Board of Elections Wants Electoral Candidates Who Work For Government To Take 60-Day Leave Prior to Elections

  • Janeka Simon
  • September 28, 2023


The V.I. Board of Elections supports legislation that will be presented in the Senate today which aims to tweak the rules surrounding a government employee’s potential run for political office. 

Board members heard from Elections Supervisor Caroline Fawkes, who said that her management team met to discuss Bill 35-0032, and generally supported the measure. However, they came up with some recommended amendments which she presented first to the board for approval before approaching the Legislature. 

Because federal legislation requires states to send absentee ballots to certain voters at least 45 days before an election, “the voting process begins way before early voting” officially begins, Ms. Fawkes argued. “We will not support candidates on the job while this voting process has begun,” she declared. Therefore, instead of candidates employed in the public sector being required to take leave at the start of the official early voting period, the Elections System recommended that this requirement take effect 60 days prior to the start of early voting. “This has been a discussion for the last four years,” Ms. Fawkes reminded board members. 

Federal employees, however, or local government employees who work in connection with federally-funded programs, must resign their posts altogether if they wish to run for office. Ms. Fawkes explained that federally-funded positions are subject to the strictures of the Hatch Act., a 1939 law passed “to ensure that federal employees advance based on merit and not based on political affiliation,” said Ms. Fawkes, as well as protecting them from “political coercion” while on the job. 

The second recommended amendment discussed would add additional layers of oversight to a clause which proposes enforced leave for a government employee whose ability to perform their duties without the interference of politics is being compromised by their candidacy. Ms. Fawkes said that her team’s tweak would require the employee’s supervisor to submit a petition to the Public Employees Relations Board (PERB) on the matter, including a notarized statement “detailing the reasons for a disciplinary action.” The employee in question would then have the opportunity to submit their own sworn statement to the PERB in response. A decision within three days would be publicized if favorable to the employee. A finding against the employee would have disciplinary repercussions including a 60-day no-pay suspension, a fine, or termination. 

While generally supportive of the draft legislation, board members expressed differing opinions of the proffered amendments. Board member Raymond Williams said that the inclusion of the PERB in the disciplinary process governing employees whose candidacy impacts their job performance would be “overreach” and an “overstep.” The proposed measure as written, where the supervisor of the employee in question makes the determination, is sufficient, he argued. Additionally, he does not believe that the PERB would be the appropriate agency to perform that role. “I think we just need to stick with what is spoken to,” he said. Kareem Francis agreed, saying that managers and employees should both be aware of when an employee’s candidacy begins to impinge on the performance of their duties.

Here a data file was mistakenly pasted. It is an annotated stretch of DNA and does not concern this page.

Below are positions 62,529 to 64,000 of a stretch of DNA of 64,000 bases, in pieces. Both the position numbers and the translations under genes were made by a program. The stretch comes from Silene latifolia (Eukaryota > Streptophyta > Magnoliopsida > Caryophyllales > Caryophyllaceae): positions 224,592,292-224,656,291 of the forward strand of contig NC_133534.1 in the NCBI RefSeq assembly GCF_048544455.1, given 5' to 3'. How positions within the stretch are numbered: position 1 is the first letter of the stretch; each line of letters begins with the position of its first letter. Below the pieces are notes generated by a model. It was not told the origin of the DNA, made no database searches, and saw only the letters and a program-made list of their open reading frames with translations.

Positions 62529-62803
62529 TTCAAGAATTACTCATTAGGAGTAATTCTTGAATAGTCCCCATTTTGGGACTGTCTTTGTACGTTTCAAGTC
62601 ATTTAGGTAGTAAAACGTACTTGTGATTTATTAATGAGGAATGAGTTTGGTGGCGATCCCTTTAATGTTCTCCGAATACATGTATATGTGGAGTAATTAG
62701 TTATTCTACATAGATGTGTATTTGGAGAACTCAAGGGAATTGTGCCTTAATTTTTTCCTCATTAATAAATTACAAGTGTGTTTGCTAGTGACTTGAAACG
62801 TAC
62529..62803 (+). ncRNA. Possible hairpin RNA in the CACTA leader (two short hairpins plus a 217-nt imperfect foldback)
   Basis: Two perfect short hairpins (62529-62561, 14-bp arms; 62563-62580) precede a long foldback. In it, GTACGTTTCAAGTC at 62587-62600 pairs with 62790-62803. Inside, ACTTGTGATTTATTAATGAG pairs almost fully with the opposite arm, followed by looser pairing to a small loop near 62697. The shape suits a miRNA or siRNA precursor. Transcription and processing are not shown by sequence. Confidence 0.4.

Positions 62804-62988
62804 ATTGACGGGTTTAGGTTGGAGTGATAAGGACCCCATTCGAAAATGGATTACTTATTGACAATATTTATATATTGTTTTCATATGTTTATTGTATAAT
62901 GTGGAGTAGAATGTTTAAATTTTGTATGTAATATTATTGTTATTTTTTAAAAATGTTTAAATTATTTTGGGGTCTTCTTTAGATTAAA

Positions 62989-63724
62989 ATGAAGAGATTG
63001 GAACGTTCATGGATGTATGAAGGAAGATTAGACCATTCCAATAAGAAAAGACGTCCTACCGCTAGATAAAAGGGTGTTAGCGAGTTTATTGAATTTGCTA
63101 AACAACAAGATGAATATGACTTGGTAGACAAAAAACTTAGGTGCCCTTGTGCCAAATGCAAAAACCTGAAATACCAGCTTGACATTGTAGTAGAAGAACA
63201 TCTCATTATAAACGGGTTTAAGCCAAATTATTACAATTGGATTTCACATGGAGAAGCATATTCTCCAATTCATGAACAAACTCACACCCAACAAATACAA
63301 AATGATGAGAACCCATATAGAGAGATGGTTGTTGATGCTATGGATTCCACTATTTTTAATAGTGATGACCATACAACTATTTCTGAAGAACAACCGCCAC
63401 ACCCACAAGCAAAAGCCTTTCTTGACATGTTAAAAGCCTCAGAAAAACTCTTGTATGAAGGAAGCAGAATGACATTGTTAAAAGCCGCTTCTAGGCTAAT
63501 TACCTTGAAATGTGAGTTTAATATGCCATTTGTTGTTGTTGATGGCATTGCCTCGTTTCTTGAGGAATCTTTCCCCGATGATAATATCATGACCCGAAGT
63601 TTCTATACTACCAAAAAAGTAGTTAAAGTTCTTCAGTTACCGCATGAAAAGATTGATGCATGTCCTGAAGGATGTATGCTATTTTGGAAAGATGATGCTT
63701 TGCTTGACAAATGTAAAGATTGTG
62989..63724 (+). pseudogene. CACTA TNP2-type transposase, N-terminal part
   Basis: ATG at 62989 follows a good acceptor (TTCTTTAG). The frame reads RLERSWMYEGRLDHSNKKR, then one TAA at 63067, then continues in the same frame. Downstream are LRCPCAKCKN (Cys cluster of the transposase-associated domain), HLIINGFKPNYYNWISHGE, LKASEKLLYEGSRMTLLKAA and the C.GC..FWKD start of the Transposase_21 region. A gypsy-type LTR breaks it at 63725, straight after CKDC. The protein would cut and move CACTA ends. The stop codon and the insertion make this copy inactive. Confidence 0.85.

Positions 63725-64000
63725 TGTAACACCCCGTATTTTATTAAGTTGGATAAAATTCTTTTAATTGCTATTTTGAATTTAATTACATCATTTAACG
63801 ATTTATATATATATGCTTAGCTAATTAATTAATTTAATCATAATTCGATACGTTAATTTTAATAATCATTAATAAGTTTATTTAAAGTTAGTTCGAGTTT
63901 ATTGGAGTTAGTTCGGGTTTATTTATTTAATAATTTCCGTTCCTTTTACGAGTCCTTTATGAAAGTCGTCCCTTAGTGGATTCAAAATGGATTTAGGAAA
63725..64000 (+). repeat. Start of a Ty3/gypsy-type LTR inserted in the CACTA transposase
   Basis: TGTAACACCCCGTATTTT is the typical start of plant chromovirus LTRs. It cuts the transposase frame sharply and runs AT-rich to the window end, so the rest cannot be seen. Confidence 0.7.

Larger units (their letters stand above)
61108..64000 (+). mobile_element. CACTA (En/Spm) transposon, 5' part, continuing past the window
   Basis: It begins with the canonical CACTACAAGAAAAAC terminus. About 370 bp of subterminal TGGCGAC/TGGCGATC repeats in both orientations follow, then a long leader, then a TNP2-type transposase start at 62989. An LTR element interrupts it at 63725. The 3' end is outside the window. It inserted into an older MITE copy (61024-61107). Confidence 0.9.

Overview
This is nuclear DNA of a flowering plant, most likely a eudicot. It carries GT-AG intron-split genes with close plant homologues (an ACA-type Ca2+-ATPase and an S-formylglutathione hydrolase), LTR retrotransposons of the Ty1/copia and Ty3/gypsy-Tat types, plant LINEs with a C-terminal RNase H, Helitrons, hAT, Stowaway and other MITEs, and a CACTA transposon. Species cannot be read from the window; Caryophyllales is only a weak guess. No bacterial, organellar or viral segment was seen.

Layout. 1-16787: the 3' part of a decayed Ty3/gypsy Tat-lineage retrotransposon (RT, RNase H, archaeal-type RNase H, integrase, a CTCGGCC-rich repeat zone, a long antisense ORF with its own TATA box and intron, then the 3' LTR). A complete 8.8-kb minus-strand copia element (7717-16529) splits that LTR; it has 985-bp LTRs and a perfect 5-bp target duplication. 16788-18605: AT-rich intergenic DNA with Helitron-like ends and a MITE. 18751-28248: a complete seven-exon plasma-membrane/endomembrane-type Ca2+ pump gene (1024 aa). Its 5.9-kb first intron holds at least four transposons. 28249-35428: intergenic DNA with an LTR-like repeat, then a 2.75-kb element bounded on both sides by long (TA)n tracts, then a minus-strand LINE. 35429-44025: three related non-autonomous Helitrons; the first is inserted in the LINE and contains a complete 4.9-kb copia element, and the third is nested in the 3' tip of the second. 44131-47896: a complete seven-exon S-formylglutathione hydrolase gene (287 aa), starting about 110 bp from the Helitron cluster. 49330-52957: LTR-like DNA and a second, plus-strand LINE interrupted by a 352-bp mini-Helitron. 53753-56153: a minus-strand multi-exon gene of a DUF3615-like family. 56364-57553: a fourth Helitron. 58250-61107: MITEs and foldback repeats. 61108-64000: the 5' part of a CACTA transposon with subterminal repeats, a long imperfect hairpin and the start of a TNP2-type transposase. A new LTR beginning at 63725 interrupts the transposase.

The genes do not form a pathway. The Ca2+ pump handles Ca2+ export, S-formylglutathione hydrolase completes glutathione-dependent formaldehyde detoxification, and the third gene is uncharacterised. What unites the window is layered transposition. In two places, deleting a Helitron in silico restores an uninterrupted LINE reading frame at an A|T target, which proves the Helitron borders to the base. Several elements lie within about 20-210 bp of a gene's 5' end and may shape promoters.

Member Lydia Hendricks supported the inclusion of a neutral third-party in the decision-making process, albeit not necessarily the PERB. However, Harriet Mercer agreed with Mr. Williams and Francis, in that the legislation as currently drafted was best. Apart from her reluctance to enforce any leave requirements unless a violation of the candidacy rules has been proven, she said that the 60-day leave-taking period was “too predatory.” Florine Hassell concurred, saying that the 60-day timeframe was too restrictive. “I think right before the primary election is good, because when I think of it the private sector doesn’t have all of this restriction like the government does.” Although private sector entities do not work for the public or control public funds, Ms. Hassell opined that the same rules should apply for electoral candidates with government jobs as those working in the corporate sector. 

Board chair Alecia Wells, however, was in favor of keeping the 60-day stipulation. “I know how it’s been with getting the mail out,” she said.

Ultimately, the board voted to approve the change that would now require government employees who become electoral candidates to take leave from their jobs 60 days prior to an election in which they plan to participate.

Elections officials are expected to testify before the Senate Committee on Rules and Judiciary in support of Bill 35-0032, while urging lawmakers to adopt the recommended amendment.

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